To balance the research that has been carried out on negative emotions, the researchers in the field of second language acquisition (SLA) have recently focused on the role of positive academic emotions and their role in the process of acquiring a foreign language (FL). The aim of the present article is to examine the relationships between foreign language enjoyment (FLE), foreign language classroom anxiety (FLCA) and students’ academic achievement in English in order to prove that these two emotions do not constitute opposite dimensions but may converge and diverge from time to time during the learning process. This article calls for a more dynamic approach to studying emotions and investigating whether and to what extent these two emotions may mutually shape one another and thus affect learners’ achievement in the foreign language classroom.
Since Julia Kristeva’s first use of the term in the late 20th century, intertextuality has given rise to one of the literary theories most frequently applied in the interpretation of texts across different media, from literature to art and film. In what concerns the study of digital games, however, the concept has received little attention, in spite of the fact that the new medium offers a more than fertile ground for its investigation. The aim of the present essay, therefore, is to propose that digital games can be and, indeed, are intertextual in at least two ways. First, we argue, games deliberately refer to other games, which may or may not be a part of the same series. Secondly, they connect with texts from other media and specifically with literary texts. In both cases, the intertextual link can be a sign of tribute, a critical comment, or a means of self-reflection. Ultimately, however, these links are a form of aesthetic play that reveals new similarities between digital games and traditional media for artistic expression.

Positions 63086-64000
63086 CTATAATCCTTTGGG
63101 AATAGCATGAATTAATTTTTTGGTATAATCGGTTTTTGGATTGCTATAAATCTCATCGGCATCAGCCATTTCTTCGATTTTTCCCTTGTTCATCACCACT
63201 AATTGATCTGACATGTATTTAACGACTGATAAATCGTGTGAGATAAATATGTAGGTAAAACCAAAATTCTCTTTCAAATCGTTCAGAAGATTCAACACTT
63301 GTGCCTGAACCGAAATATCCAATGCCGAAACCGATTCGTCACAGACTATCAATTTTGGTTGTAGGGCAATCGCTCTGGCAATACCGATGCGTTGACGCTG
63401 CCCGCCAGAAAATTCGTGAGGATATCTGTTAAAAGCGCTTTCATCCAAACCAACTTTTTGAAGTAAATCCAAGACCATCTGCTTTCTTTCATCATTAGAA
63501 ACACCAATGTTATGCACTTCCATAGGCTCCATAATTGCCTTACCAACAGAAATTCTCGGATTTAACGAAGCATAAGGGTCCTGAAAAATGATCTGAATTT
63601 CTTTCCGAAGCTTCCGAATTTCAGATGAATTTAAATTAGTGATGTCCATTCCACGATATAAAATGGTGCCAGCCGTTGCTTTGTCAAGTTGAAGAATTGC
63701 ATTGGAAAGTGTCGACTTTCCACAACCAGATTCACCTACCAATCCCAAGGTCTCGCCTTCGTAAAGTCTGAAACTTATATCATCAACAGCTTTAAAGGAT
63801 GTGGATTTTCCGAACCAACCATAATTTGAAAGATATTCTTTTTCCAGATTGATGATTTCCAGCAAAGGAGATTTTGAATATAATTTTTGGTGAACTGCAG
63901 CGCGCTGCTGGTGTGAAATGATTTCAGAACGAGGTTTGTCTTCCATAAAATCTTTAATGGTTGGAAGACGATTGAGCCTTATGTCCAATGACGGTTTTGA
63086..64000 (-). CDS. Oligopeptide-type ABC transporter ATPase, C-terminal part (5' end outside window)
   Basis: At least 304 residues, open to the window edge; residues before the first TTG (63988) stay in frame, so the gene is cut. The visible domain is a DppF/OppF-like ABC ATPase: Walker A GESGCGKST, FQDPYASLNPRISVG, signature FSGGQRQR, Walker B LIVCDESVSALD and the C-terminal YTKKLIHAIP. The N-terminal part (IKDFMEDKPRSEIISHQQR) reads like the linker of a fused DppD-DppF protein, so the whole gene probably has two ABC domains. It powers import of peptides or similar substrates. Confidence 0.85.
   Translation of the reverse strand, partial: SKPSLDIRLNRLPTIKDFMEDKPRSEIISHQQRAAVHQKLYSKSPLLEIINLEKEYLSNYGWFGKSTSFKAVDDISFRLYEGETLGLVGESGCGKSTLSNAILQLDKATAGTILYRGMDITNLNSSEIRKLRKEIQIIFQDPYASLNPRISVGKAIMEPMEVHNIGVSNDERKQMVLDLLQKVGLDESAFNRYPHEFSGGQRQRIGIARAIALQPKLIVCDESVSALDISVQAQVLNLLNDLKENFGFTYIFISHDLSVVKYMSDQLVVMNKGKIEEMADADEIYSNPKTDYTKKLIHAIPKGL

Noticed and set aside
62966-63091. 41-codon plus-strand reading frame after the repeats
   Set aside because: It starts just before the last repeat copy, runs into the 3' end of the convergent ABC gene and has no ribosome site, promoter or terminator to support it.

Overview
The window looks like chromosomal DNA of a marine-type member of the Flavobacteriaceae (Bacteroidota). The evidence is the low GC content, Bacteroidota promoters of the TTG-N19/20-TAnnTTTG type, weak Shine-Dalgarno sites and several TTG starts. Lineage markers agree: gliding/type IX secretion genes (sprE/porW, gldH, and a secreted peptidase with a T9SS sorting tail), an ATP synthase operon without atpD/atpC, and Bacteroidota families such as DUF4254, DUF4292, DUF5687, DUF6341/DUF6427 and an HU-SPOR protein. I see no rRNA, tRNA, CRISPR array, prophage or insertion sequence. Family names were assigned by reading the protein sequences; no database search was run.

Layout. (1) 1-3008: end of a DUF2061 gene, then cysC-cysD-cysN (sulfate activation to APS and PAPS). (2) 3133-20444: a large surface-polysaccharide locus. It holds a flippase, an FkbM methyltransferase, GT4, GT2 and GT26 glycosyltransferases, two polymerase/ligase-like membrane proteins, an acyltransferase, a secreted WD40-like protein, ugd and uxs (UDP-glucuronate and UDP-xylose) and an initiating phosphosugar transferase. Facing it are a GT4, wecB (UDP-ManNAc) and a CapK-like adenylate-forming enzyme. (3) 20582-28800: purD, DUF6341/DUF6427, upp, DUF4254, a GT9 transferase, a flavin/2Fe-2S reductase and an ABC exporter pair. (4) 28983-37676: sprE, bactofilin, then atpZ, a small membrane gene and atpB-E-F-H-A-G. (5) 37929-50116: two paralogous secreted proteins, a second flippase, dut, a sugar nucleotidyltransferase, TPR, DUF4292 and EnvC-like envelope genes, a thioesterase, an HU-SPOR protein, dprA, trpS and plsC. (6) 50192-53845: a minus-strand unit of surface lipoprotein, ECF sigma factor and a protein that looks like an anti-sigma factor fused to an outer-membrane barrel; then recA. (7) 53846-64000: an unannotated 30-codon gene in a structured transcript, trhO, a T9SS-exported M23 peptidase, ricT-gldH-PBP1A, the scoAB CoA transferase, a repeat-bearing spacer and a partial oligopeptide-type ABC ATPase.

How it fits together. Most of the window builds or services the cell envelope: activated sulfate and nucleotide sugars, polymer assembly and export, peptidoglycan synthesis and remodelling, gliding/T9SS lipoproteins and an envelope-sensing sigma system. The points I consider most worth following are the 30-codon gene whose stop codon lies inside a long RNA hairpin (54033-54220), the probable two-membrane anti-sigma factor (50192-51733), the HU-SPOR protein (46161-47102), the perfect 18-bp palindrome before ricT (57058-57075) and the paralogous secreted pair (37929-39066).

Travel narratives are complex accounts that include a significant layer of factual information – related to the geography, history, and/or the culture of a particular place or country – and a more personal layer, comprising the author’s unique perceptions and rendering of the travel experience. In the last thirty years of transition from a communist to a democratic society, the Romanians have been free to travel to any country they choose; however, during the communist period, especially during the 1980s, travelling to Western, capitalist countries, such as France, Great Britain, Canada, or the United States, was rather limited and fraught with complex issues. Still, Romanian travelers during that time managed to visit the United States, on diplomatic- or business-related exchanges, and published interesting travel stories of their experiences there. Therefore, this essay sets out to capture, from a comparative perspective, the impressions and encounters depicted by Radu Enescu in Between Two Oceans (1986), Ion Dinu in Traveler through America (1991) and Viorel Sălăgean in Hello America! (1992), with a view to analyzing how their descriptions and perceptions of two major urban spaces, New York City and San Francisco, reflect the complexity of the American social and cultural landscape in the late 1970s and mid-1980s.
This article examines how Sean O’Casey’s Juno and the Paycock, written in 1924, anticipated the postmodern conception of gender, or more accurately, the postmodern deconstruction of gender as merely repetitive patterns of behavior. The focus is on how the play dramatizes the Foucauldian notion of the death of man in the neurotic and irresponsible behavior of the male characters. Taking the psychological vertical approach in the analysis, the article adds to the scholarly work that has been written about the play, which mostly focused on its sociopolitical and religious aspects. The analysis this article sets forth shows how O’Casey’s representation (or perhaps mal-representation) of male characters was symptomatic of the cultural upsurge that later came to be known as postmodernism. In so doing, the article makes a curious link between O’Casey’s representation of neurotic men and the more recent inception of postmodernism and its deconstruction of gender. This link, in other words, is between neurosis and deconstruction, between psychological disturbances and the much-celebrated postmodern theory that came later. Thus, the article concludes with the peculiar question of how much of postmodern thought was, albeit unconsciously, predicated upon psychological degeneration, especially when it comes to its deconstruction of gender dynamics.